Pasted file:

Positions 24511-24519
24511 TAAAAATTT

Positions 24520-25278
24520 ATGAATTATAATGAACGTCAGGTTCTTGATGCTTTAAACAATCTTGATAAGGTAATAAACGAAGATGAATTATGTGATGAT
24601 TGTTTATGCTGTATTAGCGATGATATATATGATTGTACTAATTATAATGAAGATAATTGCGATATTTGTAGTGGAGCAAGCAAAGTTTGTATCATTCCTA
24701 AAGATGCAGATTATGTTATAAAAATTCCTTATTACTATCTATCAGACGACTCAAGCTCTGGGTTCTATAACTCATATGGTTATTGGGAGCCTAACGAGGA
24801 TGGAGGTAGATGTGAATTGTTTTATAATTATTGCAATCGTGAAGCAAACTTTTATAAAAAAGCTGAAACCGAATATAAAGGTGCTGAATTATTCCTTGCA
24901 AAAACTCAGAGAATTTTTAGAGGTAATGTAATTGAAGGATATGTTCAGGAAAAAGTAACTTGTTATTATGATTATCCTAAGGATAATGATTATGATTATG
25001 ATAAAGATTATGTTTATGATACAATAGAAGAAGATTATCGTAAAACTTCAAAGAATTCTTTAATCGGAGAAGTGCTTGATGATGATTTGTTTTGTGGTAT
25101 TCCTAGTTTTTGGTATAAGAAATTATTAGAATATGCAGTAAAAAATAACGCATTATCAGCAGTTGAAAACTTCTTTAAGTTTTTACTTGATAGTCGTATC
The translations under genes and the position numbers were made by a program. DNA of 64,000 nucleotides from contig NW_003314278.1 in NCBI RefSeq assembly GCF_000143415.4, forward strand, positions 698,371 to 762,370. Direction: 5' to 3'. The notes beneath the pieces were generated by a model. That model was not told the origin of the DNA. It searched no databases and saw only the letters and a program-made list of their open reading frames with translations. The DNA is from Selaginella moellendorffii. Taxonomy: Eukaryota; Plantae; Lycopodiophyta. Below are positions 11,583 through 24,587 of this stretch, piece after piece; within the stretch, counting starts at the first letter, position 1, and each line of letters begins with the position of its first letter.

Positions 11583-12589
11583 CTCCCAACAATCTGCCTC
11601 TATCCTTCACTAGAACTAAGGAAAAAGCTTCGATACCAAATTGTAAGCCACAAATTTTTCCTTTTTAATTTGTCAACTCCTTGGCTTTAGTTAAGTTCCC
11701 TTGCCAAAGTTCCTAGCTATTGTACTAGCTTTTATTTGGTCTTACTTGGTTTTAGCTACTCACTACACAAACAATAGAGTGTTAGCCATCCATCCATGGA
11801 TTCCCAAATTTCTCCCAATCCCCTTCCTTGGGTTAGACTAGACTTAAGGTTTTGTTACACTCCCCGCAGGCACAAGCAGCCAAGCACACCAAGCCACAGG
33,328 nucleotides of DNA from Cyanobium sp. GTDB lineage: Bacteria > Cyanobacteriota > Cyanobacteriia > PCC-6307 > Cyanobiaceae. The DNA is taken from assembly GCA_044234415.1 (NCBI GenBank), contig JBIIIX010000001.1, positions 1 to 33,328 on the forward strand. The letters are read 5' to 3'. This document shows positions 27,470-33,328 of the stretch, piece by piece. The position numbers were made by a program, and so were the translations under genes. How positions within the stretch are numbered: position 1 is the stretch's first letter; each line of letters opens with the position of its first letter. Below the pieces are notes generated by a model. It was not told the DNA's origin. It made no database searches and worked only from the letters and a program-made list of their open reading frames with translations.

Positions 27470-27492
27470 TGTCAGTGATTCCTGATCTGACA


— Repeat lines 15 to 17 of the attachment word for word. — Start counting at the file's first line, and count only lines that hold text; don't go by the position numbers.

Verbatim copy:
11701 TTGCCAAAGTTCCTAGCTATTGTACTAGCTTTTATTTGGTCTTACTTGGTTTTAGCTACTCACTACACAAACAATAGAGTGTTAGCCATCCATCCATGGA
11801 TTCCCAAATTTCTCCCAATCCCCTTCCTTGGGTTAGACTAGACTTAAGGTTTTGTTACACTCCCCGCAGGCACAAGCAGCCAAGCACACCAAGCCACAGG
33,328 nucleotides of DNA from Cyanobium sp. GTDB lineage: Bacteria > Cyanobacteriota > Cyanobacteriia > PCC-6307 > Cyanobiaceae. The DNA is taken from assembly GCA_044234415.1 (NCBI GenBank), contig JBIIIX010000001.1, positions 1 to 33,328 on the forward strand. The letters are read 5' to 3'. This document shows positions 27,470-33,328 of the stretch, piece by piece. The position numbers were made by a program, and so were the translations under genes. How positions within the stretch are numbered: position 1 is the stretch's first letter; each line of letters opens with the position of its first letter. Below the pieces are notes generated by a model. It was not told the DNA's origin. It made no database searches and worked only from the letters and a program-made list of their open reading frames with translations.